Slides: http://quartz.syr.edu/rdlankes/Presentations/2010/DallasPL.pdf
Audio: http://quartz.syr.edu/rdlankes/Pod/2010/Dallas-Short.mp3

Screencast:

Future of Libraries from R. David Lankes on Vimeo.

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One Last 511 Video

Here you go after its world premiere last night:

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Faculty Votes to Promote Lankes to Full Professor

Today the faculty of the School of Information Studies voted to promote me to full professor. THe case now goes to the Senate for confirmation (but the faculty vote is the big hurdle). I would like to thank those from the community who supported me in this process. I would also like to take this opportunity to apologize for all the things I let slip in the process…I’m on it.

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Libraries and Broadband: Becoming Radical Change Agents in Our Communities

“Libraries and Broadband: Becoming Radical Change Agents in Our Communities” Vermont FiberConnect: The Library Link Summit, Stowe, VT.

Abstract: And so we come to the point. Why bring broadband libraries. We don’t do it as a means to bring facebook to the masses. We wire our buildings not as points of distraction or simply another service the library offers. Broadband is not a way to bring the world to the citizens of Vermont, but to unleash the passions and potentials of the citizens of Vermont on the rest of the world. Just as the roads of previous generations bound together empires and democracies We can use broadband to bring together the farmer and the lawyer, the entrepreneur and the student, the politician and the protestor in a grand conversation on the future of the state.
Slides: http://quartz.syr.edu/rdlankes/Presentations/2010/Vermont.pdf

Due to conference setup I was not able to capture the audio and screencast. However, the session was video taped, so I hope to add these later.

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Syracuse iSchool Prof. R. David Lankes to speak at Swedish Library Association conference

The Swedish Library association’s annual conference “Bibliotekdagarna” will feature a talk by Syracuse University School of Information Studies Associate Professor R. David Lankes. Lankes will present “The Librarian Militant, The Librarian Triumphant.”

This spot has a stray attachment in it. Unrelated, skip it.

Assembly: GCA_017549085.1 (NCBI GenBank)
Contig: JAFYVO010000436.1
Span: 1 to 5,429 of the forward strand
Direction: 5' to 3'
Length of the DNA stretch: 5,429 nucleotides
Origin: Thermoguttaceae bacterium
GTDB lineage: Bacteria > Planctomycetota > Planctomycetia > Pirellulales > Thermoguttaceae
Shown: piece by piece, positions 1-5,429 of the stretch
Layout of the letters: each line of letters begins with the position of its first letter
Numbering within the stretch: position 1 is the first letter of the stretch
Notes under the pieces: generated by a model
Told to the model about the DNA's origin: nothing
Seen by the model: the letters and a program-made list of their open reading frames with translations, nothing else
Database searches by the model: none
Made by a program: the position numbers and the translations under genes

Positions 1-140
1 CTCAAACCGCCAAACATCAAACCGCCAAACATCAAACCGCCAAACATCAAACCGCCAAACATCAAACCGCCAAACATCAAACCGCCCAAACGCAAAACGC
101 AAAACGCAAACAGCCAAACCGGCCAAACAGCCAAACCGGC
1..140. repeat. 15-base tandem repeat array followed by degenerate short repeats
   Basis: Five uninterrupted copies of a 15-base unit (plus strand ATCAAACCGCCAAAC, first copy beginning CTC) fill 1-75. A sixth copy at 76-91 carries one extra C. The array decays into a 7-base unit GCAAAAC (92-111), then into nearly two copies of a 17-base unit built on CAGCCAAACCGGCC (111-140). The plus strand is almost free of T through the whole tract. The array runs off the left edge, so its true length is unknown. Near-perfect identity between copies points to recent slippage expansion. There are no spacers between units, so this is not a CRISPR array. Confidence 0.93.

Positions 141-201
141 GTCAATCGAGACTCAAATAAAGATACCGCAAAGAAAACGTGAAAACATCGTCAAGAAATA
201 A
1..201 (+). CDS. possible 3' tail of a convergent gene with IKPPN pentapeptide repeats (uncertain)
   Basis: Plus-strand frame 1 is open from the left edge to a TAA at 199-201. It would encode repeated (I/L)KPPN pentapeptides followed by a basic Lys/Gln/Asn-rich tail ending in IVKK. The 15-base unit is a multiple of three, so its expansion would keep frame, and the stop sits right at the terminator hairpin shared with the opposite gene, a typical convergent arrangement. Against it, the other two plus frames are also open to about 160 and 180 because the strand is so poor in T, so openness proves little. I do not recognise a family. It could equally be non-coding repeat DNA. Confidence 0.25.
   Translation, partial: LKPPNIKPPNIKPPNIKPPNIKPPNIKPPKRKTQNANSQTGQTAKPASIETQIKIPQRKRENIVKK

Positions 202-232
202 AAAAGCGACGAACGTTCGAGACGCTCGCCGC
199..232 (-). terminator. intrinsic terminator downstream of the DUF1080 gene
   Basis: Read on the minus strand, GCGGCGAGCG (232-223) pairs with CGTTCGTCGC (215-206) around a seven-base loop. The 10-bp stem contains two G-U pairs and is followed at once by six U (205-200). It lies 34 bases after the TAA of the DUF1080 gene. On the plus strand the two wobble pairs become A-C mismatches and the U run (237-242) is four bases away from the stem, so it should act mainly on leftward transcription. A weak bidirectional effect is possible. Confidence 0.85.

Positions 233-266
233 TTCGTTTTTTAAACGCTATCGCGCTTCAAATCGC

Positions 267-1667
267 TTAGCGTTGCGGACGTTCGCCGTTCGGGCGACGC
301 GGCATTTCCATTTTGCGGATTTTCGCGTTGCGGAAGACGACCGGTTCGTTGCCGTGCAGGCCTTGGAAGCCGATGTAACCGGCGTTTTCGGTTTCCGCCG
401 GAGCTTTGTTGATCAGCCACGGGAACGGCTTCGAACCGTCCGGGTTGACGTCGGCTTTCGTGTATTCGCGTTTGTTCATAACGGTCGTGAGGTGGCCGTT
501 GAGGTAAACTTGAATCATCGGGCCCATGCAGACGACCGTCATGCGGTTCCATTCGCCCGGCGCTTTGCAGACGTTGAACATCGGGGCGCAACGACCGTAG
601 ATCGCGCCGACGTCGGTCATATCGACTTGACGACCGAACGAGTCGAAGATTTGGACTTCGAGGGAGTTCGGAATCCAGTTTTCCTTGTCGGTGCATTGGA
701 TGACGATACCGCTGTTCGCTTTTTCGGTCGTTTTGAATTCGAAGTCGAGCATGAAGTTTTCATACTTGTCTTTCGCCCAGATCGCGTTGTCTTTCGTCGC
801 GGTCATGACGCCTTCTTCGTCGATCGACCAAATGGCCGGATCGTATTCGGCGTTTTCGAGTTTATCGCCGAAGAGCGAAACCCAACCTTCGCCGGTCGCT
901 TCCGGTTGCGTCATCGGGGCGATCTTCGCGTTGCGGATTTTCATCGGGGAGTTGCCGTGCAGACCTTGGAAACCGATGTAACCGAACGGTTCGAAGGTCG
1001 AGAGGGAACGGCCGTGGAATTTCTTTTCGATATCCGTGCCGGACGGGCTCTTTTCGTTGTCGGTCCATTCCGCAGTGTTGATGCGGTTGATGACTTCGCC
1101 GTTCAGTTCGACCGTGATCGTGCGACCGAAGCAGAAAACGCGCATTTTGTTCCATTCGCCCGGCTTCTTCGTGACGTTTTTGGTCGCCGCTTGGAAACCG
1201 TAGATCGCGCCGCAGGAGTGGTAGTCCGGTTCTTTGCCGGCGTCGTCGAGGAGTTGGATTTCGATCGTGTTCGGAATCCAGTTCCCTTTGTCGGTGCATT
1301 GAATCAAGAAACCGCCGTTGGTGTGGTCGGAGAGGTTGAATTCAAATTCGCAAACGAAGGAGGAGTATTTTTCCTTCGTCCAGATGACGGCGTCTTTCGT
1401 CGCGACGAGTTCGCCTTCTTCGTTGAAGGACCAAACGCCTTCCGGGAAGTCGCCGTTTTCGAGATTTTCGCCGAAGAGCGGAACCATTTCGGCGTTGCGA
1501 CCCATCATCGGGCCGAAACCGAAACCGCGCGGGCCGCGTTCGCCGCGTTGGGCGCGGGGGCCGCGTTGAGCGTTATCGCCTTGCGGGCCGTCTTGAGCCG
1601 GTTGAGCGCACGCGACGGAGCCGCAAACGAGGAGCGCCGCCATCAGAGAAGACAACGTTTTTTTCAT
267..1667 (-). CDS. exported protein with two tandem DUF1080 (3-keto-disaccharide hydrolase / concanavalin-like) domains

Held for the past 10 years, Bibliotekdagarna is the biggest library conference in Sweden and includes librarians from a diverse set of working environments. Lankes will be the final of four speakers, including Prof. David Nicholas, director of the Department of Information Studies at University College London. Lankes has been invited to participate in the entire three-day conference held in Visby on the island of Gotland from May 11 through May 13, 2011.

In addition to his role as associate professor, Lankes is the director of the library and information science program at the iSchool. He also directs the Information Institute of Syracuse (IIS), and is a co-founder of the award-winning AskERIC project and founder of Virtual Reference Desk project responsible for building a national network of education expertise. He is a passionate advocate for libraries and their essential role in today’s society, and seeks to understand how information approaches and technologies can be used to transform industries. In this capacity, he has served on advisory boards and study teams in the fields of libraries, telecommunications, education, and transportation, including at the National Academies. Lankes holds a BFA in multimedia designs, an MS in telecommunications and network management and a Ph.D., all from Syracuse University.